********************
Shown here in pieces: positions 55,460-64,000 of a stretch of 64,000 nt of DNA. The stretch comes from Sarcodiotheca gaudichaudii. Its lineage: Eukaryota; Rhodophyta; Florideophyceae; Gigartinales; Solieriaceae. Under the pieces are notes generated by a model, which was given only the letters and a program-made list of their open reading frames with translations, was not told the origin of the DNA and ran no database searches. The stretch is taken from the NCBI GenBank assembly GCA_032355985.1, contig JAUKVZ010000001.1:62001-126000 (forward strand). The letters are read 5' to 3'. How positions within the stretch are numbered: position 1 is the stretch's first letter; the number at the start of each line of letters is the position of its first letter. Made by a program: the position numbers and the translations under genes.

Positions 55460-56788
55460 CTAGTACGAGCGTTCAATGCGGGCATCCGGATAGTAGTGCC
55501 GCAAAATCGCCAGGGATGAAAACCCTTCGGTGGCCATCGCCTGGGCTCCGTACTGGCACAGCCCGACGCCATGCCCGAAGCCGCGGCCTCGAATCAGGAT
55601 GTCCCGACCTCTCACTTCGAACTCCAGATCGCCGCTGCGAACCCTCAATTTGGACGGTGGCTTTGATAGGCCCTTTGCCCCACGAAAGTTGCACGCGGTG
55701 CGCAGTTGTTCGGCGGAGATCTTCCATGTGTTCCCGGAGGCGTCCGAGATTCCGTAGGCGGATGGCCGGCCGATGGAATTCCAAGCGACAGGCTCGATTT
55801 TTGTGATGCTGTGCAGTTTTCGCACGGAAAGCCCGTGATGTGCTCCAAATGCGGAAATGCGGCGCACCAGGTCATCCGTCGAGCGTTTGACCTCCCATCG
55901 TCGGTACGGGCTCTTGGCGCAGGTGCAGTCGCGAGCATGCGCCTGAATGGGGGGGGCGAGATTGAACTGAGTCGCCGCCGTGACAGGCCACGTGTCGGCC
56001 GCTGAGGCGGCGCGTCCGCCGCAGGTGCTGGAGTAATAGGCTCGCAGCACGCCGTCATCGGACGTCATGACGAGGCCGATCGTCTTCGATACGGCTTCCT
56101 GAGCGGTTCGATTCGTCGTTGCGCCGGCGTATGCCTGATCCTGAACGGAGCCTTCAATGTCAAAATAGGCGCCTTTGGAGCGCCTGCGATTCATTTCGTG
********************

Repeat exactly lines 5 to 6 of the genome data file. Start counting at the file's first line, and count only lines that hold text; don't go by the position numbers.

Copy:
55601 GTCCCGACCTCTCACTTCGAACTCCAGATCGCCGCTGCGAACCCTCAATTTGGACGGTGGCTTTGATAGGCCCTTTGCCCCACGAAAGTTGCACGCGGTG
55701 CGCAGTTGTTCGGCGGAGATCTTCCATGTGTTCCCGGAGGCGTCCGAGATTCCGTAGGCGGATGGCCGGCCGATGGAATTCCAAGCGACAGGCTCGATTT